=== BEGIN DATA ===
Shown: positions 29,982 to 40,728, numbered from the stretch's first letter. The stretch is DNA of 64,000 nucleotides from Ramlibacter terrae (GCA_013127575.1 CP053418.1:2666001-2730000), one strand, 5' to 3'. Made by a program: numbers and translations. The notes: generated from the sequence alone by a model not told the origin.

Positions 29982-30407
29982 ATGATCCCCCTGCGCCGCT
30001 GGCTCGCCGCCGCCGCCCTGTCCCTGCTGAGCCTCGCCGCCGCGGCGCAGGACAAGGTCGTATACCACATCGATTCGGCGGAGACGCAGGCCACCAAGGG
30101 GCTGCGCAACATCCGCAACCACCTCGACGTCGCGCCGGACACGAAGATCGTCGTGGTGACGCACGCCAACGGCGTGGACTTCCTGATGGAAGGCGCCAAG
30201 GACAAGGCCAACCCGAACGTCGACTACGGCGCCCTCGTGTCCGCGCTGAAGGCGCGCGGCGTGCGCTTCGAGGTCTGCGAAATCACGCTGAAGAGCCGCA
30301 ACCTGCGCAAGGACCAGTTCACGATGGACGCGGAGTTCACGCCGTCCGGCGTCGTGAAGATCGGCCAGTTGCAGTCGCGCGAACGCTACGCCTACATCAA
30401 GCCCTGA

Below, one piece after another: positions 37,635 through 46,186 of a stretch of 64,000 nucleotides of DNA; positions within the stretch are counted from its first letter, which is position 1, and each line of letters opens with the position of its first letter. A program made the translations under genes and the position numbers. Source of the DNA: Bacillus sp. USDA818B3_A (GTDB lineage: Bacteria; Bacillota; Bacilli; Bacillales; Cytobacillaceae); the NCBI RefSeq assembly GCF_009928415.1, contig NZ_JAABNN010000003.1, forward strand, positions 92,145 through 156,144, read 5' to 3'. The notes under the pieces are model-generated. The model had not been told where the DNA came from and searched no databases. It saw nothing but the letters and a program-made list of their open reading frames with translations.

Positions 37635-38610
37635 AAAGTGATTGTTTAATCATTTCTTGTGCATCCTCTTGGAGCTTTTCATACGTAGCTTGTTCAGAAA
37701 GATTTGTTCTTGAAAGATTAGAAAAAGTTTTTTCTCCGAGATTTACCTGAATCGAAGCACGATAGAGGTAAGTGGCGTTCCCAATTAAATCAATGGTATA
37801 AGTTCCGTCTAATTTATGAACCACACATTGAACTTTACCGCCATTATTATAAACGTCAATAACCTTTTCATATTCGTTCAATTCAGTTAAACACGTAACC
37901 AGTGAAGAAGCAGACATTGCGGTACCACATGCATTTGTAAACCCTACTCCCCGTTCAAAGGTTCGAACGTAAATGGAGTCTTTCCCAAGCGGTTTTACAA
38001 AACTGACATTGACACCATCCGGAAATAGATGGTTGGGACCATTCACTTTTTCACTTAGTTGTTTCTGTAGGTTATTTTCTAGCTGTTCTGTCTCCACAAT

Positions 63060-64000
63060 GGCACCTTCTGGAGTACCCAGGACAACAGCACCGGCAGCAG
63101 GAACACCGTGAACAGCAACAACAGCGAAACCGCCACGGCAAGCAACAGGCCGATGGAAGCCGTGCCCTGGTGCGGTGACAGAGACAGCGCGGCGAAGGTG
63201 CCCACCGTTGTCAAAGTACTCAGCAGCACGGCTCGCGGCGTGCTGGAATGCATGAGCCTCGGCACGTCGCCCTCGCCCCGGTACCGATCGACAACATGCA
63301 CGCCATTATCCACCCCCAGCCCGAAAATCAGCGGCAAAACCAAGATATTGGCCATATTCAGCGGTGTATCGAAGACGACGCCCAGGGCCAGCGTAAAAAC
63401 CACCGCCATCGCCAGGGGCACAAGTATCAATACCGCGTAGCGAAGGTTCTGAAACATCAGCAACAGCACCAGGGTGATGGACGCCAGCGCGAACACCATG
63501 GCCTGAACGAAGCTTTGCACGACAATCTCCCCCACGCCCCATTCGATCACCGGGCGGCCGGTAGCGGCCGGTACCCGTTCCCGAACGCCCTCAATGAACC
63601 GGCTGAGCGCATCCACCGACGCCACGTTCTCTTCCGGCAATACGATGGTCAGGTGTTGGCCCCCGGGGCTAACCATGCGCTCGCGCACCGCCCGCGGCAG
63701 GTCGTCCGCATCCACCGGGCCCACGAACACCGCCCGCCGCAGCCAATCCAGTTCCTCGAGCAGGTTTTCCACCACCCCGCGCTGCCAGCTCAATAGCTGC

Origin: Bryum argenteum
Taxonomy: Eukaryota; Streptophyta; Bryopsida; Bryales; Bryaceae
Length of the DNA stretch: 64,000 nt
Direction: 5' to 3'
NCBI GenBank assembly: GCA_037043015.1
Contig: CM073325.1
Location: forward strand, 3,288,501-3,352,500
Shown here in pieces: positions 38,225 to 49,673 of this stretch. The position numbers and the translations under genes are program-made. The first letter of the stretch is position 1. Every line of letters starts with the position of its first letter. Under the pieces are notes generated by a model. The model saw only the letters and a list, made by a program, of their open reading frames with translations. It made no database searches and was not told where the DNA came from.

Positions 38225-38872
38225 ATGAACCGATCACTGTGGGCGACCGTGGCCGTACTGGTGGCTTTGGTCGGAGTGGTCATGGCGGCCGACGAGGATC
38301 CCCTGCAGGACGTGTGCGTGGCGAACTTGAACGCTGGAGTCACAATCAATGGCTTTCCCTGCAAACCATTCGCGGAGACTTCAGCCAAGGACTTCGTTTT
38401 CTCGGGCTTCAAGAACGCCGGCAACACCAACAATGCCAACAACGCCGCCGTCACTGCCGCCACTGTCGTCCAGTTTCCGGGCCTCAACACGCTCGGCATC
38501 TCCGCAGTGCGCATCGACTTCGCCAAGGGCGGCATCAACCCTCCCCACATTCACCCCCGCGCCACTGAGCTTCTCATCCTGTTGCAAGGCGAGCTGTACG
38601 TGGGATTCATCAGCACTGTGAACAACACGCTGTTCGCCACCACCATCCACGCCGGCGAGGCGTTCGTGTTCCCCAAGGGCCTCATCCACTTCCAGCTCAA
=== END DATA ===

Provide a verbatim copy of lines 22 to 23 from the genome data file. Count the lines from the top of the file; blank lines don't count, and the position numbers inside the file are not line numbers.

63501 GCCTGAACGAAGCTTTGCACGACAATCTCCCCCACGCCCCATTCGATCACCGGGCGGCCGGTAGCGGCCGGTACCCGTTCCCGAACGCCCTCAATGAACC
63601 GGCTGAGCGCATCCACCGACGCCACGTTCTCTTCCGGCAATACGATGGTCAGGTGTTGGCCCCCGGGGCTAACCATGCGCTCGCGCACCGCCCGCGGCAG